I prowled around his great blog and found myself bookmarking recipes right and left. The first thing I decided to try out were these magnificent Feta Fritters. Sam's recipe, handed down from his Aunt Dimitra, consists of mashed potatoes, feta cheese, egg and crumbs with a luscious infusion of dill and mint. I went out to the herb patch to gather my ever-present dill but the mint plant had closed down for the season. I have contained the invasive mint in its own large container and I guess this caused the plant to hibernate early. Luckily, though, I still had a shrubby rosemary plant hunkered down in another section of the garden that I hope will overwinter in our Zone 4 climate. The mint no doubt would give the fritters a different taste, but I figured rosemary plants, a Mediterranean native and a distant relation in the mint family, would also work well, and happily, it did. I subbed in an equal amount of finely minced rosemary leaves for the mint (sorry, Aunt Dimitra!) and substituted brown rice flour for the all-purpose flour called for in Sam's recipe to keep them gluten-free, and man, they were good!
Sam serves the feta fritters as an appetizer, but I served them as a hot garnish for a nice tomato, lettuce, and caper salad tossed with an herbal vinaigrette and they were a beautiful and fragrant meal. I even had leftovers for two lunches the next day, though the fritters are less yummy when cold.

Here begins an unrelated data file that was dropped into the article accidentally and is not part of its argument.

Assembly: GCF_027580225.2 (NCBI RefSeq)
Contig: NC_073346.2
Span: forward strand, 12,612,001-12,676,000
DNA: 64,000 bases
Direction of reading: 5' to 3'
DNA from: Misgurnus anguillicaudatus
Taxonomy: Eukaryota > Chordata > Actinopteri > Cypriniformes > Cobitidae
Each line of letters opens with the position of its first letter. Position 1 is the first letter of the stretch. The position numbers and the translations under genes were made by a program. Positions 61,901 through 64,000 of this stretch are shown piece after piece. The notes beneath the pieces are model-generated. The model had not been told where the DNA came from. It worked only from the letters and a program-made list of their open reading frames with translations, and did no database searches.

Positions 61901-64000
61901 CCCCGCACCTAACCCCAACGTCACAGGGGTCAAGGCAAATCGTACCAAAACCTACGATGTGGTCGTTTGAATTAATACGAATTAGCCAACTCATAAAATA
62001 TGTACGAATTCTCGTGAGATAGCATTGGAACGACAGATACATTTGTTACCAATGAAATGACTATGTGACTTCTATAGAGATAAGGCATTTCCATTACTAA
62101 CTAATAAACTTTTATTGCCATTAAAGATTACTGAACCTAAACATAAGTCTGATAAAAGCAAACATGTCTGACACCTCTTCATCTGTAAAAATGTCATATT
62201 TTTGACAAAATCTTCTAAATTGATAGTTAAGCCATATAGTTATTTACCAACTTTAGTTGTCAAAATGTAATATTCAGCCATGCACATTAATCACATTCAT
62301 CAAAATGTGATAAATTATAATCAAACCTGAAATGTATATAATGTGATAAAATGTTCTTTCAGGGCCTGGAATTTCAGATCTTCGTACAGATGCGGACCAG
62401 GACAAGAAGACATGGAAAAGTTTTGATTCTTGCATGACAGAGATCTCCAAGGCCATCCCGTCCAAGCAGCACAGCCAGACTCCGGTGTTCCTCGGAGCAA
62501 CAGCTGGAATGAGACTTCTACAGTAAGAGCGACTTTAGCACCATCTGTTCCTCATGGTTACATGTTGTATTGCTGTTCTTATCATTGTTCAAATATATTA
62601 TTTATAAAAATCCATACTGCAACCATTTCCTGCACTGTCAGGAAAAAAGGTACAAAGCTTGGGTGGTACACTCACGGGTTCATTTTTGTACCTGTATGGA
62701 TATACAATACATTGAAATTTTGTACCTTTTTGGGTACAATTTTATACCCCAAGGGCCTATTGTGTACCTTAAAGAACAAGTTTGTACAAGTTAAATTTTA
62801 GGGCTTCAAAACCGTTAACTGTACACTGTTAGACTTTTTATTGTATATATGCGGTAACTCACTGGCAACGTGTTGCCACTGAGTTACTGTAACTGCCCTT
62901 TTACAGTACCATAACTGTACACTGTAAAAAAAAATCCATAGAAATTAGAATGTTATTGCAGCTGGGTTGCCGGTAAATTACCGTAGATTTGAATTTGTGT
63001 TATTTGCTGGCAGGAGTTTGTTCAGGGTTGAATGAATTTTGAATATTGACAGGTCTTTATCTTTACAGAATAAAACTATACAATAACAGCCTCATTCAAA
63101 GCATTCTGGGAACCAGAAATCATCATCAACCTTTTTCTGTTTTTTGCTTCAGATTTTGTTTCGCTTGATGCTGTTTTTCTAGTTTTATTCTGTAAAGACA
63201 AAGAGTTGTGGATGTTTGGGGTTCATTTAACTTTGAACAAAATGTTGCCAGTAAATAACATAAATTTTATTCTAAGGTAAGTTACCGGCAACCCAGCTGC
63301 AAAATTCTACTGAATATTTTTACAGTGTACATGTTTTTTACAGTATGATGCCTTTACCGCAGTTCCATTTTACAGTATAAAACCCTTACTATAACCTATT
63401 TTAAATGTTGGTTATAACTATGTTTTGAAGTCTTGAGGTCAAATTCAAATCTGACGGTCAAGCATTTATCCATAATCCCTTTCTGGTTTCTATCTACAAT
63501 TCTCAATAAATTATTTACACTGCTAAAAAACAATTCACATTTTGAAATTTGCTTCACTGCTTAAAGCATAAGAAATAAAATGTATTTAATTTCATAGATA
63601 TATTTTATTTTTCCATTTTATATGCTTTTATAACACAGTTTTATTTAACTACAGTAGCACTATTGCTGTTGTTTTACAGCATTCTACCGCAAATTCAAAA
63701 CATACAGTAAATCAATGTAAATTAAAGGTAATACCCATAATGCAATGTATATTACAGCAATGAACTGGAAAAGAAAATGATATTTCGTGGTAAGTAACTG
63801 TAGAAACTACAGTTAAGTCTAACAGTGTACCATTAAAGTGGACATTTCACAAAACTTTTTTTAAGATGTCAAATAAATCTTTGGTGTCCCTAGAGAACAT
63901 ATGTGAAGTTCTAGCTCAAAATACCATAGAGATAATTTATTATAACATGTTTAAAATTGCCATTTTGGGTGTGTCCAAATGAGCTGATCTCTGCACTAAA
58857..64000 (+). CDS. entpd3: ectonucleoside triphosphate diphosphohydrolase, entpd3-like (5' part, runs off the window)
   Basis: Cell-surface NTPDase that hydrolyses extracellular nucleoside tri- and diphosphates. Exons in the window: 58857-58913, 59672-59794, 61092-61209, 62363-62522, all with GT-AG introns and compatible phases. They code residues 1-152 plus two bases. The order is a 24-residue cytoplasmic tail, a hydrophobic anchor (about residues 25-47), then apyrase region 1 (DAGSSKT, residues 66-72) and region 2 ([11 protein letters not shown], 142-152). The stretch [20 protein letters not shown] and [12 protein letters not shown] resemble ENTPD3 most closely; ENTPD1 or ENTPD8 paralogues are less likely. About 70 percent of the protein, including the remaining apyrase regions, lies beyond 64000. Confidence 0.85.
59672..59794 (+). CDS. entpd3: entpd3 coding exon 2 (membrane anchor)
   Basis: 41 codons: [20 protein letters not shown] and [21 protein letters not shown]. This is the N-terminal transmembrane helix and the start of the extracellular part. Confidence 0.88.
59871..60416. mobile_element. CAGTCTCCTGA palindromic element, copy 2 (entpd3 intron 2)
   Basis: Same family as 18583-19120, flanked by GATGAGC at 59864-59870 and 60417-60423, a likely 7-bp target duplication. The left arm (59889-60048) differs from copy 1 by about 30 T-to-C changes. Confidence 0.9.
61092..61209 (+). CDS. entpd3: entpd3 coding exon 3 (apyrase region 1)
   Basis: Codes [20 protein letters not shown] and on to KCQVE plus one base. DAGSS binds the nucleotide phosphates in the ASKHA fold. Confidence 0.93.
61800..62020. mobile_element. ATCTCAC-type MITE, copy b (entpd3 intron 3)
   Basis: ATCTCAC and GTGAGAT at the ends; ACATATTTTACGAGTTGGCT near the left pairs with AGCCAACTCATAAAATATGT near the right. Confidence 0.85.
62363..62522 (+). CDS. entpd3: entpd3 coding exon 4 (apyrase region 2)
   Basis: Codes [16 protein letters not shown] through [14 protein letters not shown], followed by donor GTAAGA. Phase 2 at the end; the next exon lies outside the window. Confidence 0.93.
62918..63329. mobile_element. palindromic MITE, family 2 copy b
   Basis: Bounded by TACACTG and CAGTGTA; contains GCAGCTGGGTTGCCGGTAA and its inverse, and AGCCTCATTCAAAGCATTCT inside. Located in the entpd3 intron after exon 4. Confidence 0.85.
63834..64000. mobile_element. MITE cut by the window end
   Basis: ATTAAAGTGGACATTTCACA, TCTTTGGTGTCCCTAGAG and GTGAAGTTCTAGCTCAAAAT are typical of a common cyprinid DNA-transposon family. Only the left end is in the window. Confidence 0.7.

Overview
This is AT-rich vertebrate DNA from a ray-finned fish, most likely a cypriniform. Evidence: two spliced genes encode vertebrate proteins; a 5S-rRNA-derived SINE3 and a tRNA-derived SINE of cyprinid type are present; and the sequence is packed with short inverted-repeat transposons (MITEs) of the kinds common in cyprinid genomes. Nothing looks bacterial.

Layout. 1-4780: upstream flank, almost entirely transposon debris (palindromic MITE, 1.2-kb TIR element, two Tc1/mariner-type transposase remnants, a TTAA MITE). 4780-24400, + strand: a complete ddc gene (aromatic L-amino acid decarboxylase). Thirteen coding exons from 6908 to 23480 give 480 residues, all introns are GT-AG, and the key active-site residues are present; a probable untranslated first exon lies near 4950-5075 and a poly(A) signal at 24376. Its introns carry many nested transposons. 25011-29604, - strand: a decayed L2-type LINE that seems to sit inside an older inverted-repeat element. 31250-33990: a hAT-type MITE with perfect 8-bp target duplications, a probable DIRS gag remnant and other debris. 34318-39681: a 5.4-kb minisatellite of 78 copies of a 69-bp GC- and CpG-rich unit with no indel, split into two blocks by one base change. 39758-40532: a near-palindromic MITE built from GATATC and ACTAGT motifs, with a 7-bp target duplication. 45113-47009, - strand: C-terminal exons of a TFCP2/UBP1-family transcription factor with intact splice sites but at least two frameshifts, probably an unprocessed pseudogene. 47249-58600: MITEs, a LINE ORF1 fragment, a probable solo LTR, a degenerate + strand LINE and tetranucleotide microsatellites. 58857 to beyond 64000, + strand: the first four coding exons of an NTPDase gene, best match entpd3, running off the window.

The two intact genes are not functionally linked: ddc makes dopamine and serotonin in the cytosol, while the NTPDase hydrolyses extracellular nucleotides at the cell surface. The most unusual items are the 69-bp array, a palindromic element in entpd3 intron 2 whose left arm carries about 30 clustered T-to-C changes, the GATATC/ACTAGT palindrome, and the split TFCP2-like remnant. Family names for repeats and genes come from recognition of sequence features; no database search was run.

After three years of herbal fun, Kalyn of Kalyn's Kitchen, the founder of the Weekend Herb Blogging, has passed the reins on to Haalo, an Australian food blogger and author of the gorgeously-photographed Cook (almost) Anything At Least Once. This week's guest host of Weekend Herb Blogging is Diary of a Fanatic Foodie, where the accent is on Italian cooking, Baltimore food favorites and other luscious posts. I am submitting this adapted version of Sam's Feta Fritters as my entry for this week's round (#158!) of WHB and urge you to try it soon, that's how yummy these fritters are. I'll be making them again in the near future, perhaps over a Greek Salad with Kalamata olives and sliced Bermuda onion. Be sure to check back with Diary of a Fanatic Foodie after Sunday for the complete WHB roundup.